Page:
‘Health tourism’: What are the rules?
What is ‘health tourism’?
This is when patients who are not entitled to free NHS care are treated without paying their bills. It covers short-term migrants, holidaymakers and foreigners who deliberately target the NHS. The exact cost is put between £200million and £2billion a year.
What are the rules?
Only patients who are ‘ordinarily resident’ in the UK are entitled to free care, which usually means being here for at least six months. This excludes care in A&E units and GP surgeries which are free for everyone. In all other situations, staff are legally obliged to check eligibility. Anyone who isn’t eligible for free care should be invoiced.
What about EU citizens?
Staff should record details and the Government will then invoice their member state. But the UK is notoriously inefficient at billing or collecting the cash. Other EU member states are better at charging the UK.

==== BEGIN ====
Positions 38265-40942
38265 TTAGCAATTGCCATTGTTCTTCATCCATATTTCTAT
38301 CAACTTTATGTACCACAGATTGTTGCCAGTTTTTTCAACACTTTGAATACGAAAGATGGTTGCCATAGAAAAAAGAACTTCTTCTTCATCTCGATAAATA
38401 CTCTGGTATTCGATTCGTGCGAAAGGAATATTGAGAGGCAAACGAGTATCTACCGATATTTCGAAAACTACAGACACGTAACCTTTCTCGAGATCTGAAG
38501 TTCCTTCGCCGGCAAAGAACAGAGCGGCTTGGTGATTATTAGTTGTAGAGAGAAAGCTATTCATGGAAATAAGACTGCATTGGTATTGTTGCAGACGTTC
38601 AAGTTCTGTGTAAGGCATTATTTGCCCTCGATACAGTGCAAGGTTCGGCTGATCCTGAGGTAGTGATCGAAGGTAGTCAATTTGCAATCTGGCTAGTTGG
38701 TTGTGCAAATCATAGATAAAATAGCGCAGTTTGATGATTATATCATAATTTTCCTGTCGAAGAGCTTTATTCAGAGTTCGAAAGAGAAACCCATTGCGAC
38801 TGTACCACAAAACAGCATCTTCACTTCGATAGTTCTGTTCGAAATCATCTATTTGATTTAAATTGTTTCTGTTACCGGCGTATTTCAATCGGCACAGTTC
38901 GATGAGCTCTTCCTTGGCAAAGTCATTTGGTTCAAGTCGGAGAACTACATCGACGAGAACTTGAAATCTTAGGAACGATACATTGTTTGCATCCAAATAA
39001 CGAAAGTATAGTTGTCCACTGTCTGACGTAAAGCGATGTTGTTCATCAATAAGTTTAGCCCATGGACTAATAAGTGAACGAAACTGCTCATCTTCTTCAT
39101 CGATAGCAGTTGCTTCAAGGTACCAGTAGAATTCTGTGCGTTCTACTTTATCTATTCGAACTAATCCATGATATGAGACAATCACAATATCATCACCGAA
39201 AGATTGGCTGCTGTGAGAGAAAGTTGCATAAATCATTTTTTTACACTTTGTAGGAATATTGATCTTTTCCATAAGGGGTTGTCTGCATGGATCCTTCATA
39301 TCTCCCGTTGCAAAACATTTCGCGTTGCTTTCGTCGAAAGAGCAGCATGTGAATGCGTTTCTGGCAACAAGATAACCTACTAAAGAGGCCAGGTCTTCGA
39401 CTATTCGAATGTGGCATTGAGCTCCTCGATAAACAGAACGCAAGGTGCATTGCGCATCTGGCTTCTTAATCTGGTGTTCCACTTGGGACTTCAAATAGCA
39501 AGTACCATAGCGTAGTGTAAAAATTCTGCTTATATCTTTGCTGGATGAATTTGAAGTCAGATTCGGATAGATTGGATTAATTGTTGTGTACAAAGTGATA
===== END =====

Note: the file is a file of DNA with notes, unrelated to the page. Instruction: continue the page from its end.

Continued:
Who enforces these rules?
Hospitals are meant to employ officers to collect bills. But not all do and others have only one or two staff to check thousands of patients.
What if patients don’t pay?
If the treatment is urgent, patients will be treated and billed afterwards. If it is less serious patients may be refused care until they cover the costs. The situation varies between hospitals and some patients will be treated regardless. Many hospitals employ costly debt-collecting agencies to chase patients after they have been discharged.
What is the BMA doing?
It has voted to abandon the policy of charging overseas patients for free treatment. The union will now lobby for a change in the law. If this does not happen, doctors may decide to ignore the rules anyway.
‘But this motion is putting more pressure on the NHS and depriving it of possible resources. Accepting this motion is sending the wrong message to the world, inviting everyone to free health care.’
The motion was overwhelmingly passed.